Vignettes ‘Moments in Whisky’ Trip to Islay by Mark Dermul – Part 2 of 4

Trip to Islay – Part 2 of 4

by Mark Dermul

I think it is fair to say that Port Ellen is legendary. The releases of this closed distillery command high prices. And let’s be honest: the whisky is good! So when we left Ardbeg for Kilnoughton Bay, we could not possible pass by this factory. For that is what it is nowadays. The Port Ellen Maltings provide peated barley to almost all distilleries on Islay (except Kilchoman). The Maltings are not open to the public, but you can walk freely among the warehouses. Seeing the type of padlocks on the doors, I think it is a fair bet that quite a few casks are still on site.

5 port ellen

The finish off the day, we drove to the Mull of Oa to take the long hike up the American Monument. It has to be said: it is a dramatic sight with the waves crashing into the rocky coast, but a storm was brewing and we could hardly stay on our feet. A must-see!

When driving back to Bowmore – we were staying at the wonderful Harbour Inn, highly recommended! – we stopped at Gartbreck, but no sign of the doomed project was to be found.

Our next day brought us all the way to the northwest of Islay, where we visited the Kilnave burial site and the Ardnave Point. To our surprise, the vegetation was quite different from the south of the island which we had seen the day before.

Driving back inland, past Loch Gorm, we found our first distillery of the day: Kilchoman.

This farm distillery, founded in 2005 and therefore currently the youngest distillery on Islay, offered a great tour with some lovely drams afterwards. Everything at Kilchoman is at a smaller scale, except the passion with which they produce the liquid nectar.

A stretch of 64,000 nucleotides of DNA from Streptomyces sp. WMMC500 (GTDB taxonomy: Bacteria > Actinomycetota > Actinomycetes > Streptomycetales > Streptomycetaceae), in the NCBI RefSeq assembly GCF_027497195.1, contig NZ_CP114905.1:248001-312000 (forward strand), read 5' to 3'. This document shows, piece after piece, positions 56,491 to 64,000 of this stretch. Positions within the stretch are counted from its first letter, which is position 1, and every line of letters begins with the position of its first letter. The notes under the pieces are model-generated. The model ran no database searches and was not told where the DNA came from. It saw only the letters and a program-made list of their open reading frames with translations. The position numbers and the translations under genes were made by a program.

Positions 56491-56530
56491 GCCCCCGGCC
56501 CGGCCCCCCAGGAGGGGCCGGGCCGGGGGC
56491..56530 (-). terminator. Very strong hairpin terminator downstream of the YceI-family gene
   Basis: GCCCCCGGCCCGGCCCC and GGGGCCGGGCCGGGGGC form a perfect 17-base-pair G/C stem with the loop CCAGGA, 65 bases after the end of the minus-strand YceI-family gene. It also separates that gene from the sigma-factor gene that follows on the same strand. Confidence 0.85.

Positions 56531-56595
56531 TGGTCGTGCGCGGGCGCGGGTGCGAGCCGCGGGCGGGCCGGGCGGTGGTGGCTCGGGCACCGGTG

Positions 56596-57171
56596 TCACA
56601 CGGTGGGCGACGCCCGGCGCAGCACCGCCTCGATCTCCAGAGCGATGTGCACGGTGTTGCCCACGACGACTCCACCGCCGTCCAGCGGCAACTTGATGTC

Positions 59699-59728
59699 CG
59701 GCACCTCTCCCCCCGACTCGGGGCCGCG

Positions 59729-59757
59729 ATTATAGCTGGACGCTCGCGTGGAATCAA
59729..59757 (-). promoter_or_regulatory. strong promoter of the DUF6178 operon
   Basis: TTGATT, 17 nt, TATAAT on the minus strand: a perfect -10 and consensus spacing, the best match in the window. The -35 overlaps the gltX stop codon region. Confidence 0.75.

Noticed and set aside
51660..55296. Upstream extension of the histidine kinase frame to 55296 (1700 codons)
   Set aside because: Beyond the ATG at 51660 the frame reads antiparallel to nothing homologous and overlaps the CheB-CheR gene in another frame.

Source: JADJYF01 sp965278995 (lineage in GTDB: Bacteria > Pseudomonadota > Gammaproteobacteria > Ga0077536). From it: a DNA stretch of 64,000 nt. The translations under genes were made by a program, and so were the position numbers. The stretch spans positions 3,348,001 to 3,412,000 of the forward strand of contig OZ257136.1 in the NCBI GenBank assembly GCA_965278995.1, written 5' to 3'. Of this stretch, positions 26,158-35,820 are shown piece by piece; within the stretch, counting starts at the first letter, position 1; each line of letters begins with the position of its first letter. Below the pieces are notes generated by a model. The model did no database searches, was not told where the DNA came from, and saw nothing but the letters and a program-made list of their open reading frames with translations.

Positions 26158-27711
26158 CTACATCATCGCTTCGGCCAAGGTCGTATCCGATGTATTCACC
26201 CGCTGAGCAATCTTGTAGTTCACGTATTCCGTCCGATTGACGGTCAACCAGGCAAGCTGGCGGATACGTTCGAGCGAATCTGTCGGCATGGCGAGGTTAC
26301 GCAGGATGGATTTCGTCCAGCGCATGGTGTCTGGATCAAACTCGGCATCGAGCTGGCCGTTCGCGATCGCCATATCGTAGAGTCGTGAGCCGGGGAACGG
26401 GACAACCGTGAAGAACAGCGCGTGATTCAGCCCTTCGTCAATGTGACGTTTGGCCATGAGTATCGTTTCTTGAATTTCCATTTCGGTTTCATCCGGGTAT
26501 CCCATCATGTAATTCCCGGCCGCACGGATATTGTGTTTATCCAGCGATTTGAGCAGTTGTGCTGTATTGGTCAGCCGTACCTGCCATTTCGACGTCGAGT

6 kilchoman

But changes are afoot at Kilchoman. They recently acquired the farm and are in the process of building a much bigger kiln and stillhouse where a barn used to be. For their 100% Islay release, they use barley grown on their own fields surrounding the distillery.

Driving further south we arrived at Bruichladdich. We had not booked a tour and it appeared it was already fully booked. But the lovely tour guide gave us a big smile and said ‘We’ll make it work!’

7 bruichladdich

And what a wonderful tour indeed. Our guide explained – and allowed us to taste – the different barley used for all three malts produced here: Bruichladdich, Port Charlotte and Octomore. The mash tun – the biggest in the Scottish industry – is bigger than your average swimming pool! Impressive to say the least.

It was also nice to ‘meet’ Ugly Betty, the Lomond Still used to create the popular The Botanist gin. And back at the visitor center, it was a feast to bottle our own 16 years old Port Charlotte from the distillery cask.

Speaking of Port Charlotte… just a few minutes south of Bruichladdich you can visit this lovely village of the same name, where Bruichladdich currently uses some old warehouses. And you can still clearly see some remnants of the old Lochindaal Distillery. This old warehouse turned into a Youth Center is a nice example.

8 port charlotte

We continued on south to the Rhinns of Islay. No distilleries there, but a beautiful village – Portnahaven – where we enjoyed watching the wildlife in the bay. Otters, seals, puffins… Wonderful.

to be continued… (Part 3 will be published October 29th).

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